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Volume 16, issue 10
Atmos. Chem. Phys., 16, 6577–6593, 2016
https://doi.org/10.5194/acp-16-6577-2016
© Author(s) 2016. This work is distributed under
the Creative Commons Attribution 3.0 License.

Special issue: Arctic Summer Cloud Ocean Study (ASCOS) (ACP/AMT/OS inter-journal...

Atmos. Chem. Phys., 16, 6577–6593, 2016
https://doi.org/10.5194/acp-16-6577-2016
© Author(s) 2016. This work is distributed under
the Creative Commons Attribution 3.0 License.

Research article 31 May 2016

Research article | 31 May 2016

Size-resolved morphological properties of the high Arctic summer aerosol during ASCOS-2008

Evelyne Hamacher-Barth1, Caroline Leck1, and Kjell Jansson2 Evelyne Hamacher-Barth et al.
  • 1Department of Meteorology, Stockholm University, 10691 Stockholm, Sweden
  • 2Department of Materials and Environmental Chemistry, Stockholm University, 10691 Stockholm, Sweden

Abstract. The representation of aerosol properties and processes in climate models is fraught with large uncertainties. Especially at high northern latitudes a strong underprediction of aerosol concentrations and nucleation events is observed and can only be constrained by in situ observations based on the analysis of individual aerosol particles. To further reduce the uncertainties surrounding aerosol properties and their potential role as cloud condensation nuclei this study provides observational data resolved over size on morphological and chemical properties of aerosol particles collected in the summer high Arctic, north of 80° N.

Aerosol particles were imaged with scanning and transmission electron microscopy and further evaluated with digital image analysis. In total, 3909 aerosol particles were imaged and categorized according to morphological similarities into three gross morphological groups: single particles, gel particles, and halo particles. Single particles were observed between 15 and 800 nm in diameter and represent the dominating type of particles (82 %). The majority of particles appeared to be marine gels with a broad Aitken mode peaking at 70 nm and accompanied by a minor fraction of ammonium (bi)sulfate with a maximum at 170 nm in number concentration. Gel particles (11 % of all particles) were observed between 45 and 800 nm with a maximum at 154 nm in diameter. Imaging with transmission electron microscopy allowed further morphological discrimination of gel particles in "aggregate" particles, "aggregate with film" particles, and "mucus-like" particles.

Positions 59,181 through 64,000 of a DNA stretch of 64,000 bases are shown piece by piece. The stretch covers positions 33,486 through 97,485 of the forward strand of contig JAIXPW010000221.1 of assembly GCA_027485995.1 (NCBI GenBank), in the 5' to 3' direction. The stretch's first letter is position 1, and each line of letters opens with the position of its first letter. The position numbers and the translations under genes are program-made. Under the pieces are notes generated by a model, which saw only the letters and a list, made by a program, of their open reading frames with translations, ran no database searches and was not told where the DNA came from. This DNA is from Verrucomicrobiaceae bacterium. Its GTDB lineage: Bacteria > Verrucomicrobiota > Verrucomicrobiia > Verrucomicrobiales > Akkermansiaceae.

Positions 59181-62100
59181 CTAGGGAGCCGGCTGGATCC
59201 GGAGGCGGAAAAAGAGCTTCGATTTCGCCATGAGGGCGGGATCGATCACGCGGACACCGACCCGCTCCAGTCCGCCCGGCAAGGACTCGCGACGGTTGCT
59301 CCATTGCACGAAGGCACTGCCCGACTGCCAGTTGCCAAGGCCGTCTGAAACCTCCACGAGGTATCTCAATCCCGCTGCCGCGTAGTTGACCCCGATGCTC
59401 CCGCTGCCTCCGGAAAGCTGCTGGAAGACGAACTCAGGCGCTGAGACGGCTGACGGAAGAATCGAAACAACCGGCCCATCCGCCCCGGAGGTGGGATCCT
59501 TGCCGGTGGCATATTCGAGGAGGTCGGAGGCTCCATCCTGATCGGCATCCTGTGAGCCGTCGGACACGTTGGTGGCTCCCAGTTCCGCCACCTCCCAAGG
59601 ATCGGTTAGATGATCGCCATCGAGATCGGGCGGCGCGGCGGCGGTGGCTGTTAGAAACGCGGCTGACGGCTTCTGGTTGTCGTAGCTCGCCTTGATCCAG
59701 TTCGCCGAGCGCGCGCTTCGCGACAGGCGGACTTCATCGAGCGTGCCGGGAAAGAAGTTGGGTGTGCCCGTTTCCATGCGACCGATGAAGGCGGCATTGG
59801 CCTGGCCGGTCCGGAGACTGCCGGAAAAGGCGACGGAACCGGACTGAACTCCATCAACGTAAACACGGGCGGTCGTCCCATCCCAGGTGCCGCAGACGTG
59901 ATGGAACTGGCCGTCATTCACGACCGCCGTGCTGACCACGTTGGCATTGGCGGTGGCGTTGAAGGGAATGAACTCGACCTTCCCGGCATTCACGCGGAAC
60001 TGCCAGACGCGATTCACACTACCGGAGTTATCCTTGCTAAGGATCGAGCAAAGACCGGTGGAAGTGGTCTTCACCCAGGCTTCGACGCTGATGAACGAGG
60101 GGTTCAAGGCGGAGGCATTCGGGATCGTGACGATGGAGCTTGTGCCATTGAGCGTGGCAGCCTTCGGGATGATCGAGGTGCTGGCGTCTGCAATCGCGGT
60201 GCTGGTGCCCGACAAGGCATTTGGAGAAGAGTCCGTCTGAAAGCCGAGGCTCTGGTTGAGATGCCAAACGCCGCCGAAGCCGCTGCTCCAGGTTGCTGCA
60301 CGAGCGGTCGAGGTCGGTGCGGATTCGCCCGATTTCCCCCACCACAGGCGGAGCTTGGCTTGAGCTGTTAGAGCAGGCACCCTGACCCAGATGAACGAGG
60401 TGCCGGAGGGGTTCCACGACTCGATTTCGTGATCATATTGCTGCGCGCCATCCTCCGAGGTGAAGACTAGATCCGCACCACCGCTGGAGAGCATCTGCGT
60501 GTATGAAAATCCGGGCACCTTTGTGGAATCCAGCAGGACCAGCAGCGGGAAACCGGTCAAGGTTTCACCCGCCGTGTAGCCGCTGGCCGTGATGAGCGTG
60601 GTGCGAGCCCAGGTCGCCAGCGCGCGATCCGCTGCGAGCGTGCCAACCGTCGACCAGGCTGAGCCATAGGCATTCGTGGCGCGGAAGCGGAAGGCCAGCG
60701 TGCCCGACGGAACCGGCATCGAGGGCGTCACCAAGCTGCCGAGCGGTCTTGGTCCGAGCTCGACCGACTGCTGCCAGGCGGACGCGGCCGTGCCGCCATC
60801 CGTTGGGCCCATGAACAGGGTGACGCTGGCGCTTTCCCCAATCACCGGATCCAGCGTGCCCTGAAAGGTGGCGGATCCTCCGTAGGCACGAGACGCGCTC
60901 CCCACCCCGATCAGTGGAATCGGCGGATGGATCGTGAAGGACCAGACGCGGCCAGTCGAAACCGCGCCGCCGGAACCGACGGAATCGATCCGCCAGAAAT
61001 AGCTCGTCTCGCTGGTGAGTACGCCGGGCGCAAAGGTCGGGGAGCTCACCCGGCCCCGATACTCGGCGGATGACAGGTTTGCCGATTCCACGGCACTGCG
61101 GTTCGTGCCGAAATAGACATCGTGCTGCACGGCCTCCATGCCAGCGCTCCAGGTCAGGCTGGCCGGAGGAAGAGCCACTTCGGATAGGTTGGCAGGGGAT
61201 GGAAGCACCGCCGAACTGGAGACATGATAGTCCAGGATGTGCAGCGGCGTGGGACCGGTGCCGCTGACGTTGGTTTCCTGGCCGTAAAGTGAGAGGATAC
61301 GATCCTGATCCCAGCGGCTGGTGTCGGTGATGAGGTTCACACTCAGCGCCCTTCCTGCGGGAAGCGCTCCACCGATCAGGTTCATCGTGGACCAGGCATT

Halo particles were observed above 75 nm and appeared to be ammonium (bi)sulfate (59 % of halo particles), gel matter (19 %), or decomposed gel matter (22 %), which were internally mixed with sulfuric acid, methane sulfonic acid, or ammonium (bi)sulfate with a maximum at 161 nm in diameter.

Elemental dispersive X-ray spectroscopy analysis of individual particles revealed a prevalence of the monovalent ions Na+/K+ for single particles and aggregate particles and of the divalent ions Ca2+/Mg2+ for aggregate with film particles and mucus-like particles. According to these results and other model studies, we propose a relationship between the availability of Na+/K+ and Ca2+/Mg2+ and the length of the biopolymer molecules participating in the formation of the three-dimensional gel networks.

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Aerosol particles collected during the ASCOS expedition in the high Arctic in summer 2008 were examined with electron microscopy and elemental dispersive X-ray spectroscopy. The majority of particles consisted of marine gel matter accompanied by minor fractions of ammonium (bi)sulfate and internally mixed sulfur containing particles. Depending on their morphology, marine gel particles showed prevalence for either the ions Na+/K+ or Ca2+/Mg2+.
Aerosol particles collected during the ASCOS expedition in the high Arctic in summer 2008 were...
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